A friend narrated his experience : At the morning meeting of the departmental heads with the boss, he said something about his own department but the boss contradicted him. On his reiterating his statement with some fresh statistics and logic thrown in, the boss stuck to his guns and put him down by saying that he knew what he was talking about better than anyone else. End of the discussion and of the meeting! Later when he was having lunch with his colleagues my friend got the message that the boss wanted to see him. Every one knew that he was in for some difficulty. With his heart missing a beat, he knocked at the chief’s door and was called in. But it was a different chief altogether. Looking humble and contrite he admitted that he was wrong and asked my friend’s forgiveness, which, of course, was given most respectfully.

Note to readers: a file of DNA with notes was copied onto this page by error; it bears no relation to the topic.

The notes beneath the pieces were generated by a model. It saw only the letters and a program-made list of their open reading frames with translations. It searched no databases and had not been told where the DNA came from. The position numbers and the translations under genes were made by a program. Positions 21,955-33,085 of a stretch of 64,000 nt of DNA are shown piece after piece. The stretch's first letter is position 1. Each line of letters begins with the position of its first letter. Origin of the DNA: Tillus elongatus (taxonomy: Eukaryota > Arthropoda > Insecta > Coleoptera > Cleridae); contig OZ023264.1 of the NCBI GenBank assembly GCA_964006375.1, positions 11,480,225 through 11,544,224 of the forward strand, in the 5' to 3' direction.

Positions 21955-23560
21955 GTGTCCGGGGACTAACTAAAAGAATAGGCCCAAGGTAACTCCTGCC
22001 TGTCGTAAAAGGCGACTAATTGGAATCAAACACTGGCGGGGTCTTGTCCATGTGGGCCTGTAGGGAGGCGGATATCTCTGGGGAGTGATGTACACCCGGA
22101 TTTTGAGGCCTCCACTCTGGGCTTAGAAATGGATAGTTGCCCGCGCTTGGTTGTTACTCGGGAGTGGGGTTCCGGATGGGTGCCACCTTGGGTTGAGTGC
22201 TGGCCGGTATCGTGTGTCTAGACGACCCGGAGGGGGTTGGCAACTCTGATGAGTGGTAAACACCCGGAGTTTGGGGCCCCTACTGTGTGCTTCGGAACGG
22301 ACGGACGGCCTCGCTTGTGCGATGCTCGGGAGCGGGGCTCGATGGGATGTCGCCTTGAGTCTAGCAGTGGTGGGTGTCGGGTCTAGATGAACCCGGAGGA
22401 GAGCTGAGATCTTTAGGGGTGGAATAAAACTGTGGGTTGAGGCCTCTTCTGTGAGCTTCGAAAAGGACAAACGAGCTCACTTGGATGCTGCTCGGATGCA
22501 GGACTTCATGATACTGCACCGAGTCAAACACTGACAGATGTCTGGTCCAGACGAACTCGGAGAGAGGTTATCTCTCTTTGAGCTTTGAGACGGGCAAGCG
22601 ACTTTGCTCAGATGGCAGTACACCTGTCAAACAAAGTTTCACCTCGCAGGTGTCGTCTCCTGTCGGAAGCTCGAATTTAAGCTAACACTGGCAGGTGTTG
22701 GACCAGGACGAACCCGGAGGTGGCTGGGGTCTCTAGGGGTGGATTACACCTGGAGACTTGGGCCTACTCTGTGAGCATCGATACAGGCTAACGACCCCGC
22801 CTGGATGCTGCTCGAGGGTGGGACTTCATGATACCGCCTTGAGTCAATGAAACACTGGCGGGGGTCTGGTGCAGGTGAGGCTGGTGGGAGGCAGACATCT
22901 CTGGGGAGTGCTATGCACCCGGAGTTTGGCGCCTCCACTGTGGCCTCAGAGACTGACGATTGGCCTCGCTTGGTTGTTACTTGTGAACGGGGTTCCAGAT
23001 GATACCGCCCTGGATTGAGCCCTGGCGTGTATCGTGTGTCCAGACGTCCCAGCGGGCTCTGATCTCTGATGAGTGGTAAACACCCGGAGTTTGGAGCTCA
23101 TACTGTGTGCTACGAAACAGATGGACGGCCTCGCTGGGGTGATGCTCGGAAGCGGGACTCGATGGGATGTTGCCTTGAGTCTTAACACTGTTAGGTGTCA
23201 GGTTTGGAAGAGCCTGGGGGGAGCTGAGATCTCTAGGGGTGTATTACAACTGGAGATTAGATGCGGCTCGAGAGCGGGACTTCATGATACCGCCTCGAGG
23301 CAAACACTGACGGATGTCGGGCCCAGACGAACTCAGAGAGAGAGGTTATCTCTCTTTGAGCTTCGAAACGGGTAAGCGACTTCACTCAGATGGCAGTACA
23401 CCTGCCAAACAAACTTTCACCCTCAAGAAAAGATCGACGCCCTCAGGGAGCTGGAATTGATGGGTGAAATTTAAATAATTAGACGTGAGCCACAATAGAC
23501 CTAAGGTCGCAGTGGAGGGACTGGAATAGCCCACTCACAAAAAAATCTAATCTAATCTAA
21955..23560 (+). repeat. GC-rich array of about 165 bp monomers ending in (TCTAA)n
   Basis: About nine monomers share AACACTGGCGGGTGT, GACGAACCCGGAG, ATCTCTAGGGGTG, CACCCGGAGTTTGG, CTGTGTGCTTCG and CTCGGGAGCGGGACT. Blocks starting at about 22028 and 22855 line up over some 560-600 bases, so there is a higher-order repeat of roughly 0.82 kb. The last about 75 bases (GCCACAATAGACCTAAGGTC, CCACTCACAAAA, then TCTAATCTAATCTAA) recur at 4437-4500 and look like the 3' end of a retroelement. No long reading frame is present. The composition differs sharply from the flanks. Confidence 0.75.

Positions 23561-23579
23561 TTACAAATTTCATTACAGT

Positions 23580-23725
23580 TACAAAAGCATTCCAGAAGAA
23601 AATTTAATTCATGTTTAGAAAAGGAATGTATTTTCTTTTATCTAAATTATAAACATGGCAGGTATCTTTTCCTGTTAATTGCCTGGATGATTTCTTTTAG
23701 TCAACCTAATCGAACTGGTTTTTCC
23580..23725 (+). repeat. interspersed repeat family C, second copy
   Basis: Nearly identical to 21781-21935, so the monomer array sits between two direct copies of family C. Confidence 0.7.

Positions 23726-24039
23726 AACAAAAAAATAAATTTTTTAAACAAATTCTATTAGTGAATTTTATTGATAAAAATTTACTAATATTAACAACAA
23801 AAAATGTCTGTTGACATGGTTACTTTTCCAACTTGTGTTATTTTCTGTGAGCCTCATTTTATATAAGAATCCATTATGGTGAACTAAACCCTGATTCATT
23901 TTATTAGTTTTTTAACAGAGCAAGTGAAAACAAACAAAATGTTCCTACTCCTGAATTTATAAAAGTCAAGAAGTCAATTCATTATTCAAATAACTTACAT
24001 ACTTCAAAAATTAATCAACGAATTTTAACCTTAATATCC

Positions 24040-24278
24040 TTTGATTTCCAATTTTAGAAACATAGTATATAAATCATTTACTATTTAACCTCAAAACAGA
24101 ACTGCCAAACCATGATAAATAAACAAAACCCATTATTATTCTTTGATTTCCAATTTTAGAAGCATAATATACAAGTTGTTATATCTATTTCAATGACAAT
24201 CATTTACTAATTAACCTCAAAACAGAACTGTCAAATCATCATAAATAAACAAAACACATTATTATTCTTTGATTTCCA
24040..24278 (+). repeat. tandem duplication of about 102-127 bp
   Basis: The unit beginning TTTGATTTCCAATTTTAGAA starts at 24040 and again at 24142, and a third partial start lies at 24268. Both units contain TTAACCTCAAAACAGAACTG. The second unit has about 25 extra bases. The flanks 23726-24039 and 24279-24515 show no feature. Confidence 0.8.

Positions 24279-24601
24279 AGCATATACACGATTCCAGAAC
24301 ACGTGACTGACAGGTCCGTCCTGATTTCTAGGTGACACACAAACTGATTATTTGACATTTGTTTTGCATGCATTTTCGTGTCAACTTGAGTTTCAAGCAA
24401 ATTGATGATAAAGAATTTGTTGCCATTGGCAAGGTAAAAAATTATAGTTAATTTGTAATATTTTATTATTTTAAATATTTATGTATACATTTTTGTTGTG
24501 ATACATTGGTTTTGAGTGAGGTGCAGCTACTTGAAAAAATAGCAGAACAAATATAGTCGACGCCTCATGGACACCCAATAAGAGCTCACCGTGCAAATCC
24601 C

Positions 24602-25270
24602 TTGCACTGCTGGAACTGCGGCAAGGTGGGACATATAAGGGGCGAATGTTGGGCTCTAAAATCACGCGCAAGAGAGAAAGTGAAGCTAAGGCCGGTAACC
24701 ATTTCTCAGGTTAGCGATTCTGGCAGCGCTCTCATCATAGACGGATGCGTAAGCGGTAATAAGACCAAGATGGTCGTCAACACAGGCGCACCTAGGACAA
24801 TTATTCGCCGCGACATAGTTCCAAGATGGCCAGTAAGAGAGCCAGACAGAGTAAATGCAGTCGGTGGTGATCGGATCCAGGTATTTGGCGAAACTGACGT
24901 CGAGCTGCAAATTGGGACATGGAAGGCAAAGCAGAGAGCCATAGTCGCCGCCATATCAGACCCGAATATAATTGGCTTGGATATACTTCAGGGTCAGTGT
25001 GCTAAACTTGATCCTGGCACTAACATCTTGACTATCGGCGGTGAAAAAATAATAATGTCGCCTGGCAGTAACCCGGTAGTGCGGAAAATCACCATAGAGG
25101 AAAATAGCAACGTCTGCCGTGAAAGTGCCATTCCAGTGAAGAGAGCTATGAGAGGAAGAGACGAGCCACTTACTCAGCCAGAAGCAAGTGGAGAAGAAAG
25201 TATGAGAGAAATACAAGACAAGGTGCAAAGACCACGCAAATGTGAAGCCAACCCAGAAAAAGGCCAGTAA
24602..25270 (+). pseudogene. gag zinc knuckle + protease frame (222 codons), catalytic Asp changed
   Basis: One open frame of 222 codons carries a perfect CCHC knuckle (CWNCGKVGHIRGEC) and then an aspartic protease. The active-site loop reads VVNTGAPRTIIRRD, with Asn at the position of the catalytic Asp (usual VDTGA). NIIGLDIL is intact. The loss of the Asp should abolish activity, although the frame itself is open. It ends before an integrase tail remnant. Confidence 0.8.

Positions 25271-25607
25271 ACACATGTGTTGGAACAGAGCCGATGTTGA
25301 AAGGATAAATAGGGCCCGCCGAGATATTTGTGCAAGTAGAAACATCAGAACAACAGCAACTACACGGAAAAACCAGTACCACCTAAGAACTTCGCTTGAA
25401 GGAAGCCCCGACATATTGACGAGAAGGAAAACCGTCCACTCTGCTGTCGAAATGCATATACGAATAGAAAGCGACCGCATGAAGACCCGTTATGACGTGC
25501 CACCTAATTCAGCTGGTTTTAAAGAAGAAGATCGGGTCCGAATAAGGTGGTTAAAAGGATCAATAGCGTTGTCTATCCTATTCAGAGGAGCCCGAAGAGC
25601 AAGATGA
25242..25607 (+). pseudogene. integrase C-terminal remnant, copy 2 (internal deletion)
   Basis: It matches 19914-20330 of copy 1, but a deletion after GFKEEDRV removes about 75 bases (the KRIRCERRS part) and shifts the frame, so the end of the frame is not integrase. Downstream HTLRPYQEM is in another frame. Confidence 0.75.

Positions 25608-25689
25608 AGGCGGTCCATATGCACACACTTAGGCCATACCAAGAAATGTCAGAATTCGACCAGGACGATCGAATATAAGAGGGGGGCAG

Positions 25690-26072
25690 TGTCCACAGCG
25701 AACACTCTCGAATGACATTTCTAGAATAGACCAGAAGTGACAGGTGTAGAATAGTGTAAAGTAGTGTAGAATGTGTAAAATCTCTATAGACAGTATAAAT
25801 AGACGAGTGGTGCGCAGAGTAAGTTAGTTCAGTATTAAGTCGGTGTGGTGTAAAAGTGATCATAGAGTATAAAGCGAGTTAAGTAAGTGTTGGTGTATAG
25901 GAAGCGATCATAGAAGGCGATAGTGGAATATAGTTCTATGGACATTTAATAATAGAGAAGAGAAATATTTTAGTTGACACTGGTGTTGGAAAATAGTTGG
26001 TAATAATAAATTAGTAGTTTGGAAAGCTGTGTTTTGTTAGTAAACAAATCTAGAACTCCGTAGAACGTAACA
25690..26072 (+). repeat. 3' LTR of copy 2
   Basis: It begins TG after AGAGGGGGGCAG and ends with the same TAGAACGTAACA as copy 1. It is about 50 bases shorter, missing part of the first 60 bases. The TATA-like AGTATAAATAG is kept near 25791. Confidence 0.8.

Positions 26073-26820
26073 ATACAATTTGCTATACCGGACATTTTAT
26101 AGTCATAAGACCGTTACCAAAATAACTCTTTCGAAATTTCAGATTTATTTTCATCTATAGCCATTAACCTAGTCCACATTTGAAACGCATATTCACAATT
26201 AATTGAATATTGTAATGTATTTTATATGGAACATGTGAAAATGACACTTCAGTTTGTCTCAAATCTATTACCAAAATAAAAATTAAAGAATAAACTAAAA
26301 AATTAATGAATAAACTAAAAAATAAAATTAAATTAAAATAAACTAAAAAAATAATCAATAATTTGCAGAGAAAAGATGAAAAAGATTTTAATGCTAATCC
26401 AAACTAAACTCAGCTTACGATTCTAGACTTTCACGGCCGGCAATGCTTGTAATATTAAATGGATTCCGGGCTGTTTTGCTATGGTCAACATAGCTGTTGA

So many years later the friend was still appreciative of the great gesture made by the boss in admitting his mistake and apologising to a subordinate. I also praised the big man because he was able to rise above his ego; I said he was brave, he was sagacious. But was he sagacious? Almost immediately I had a doubt whether he really deserved that compliment. Sagacity would have been to admit his mistake and apologise to the friend at the next morning’s meeting where all others, in front of whom he had treated my friend petulantly, were again present. Hurting some one publicly and expressing contriteness in the private can make the wrong-doer feel a little better, it can also assuage somewhat the hurt of the wronged but no way it could and should be termed brave or sagacious. It is just like scandalising some public figure on the front page of a newspaper and then the next day at the lower right hand corner of the sixth page expressing regrets about the mis-reporting.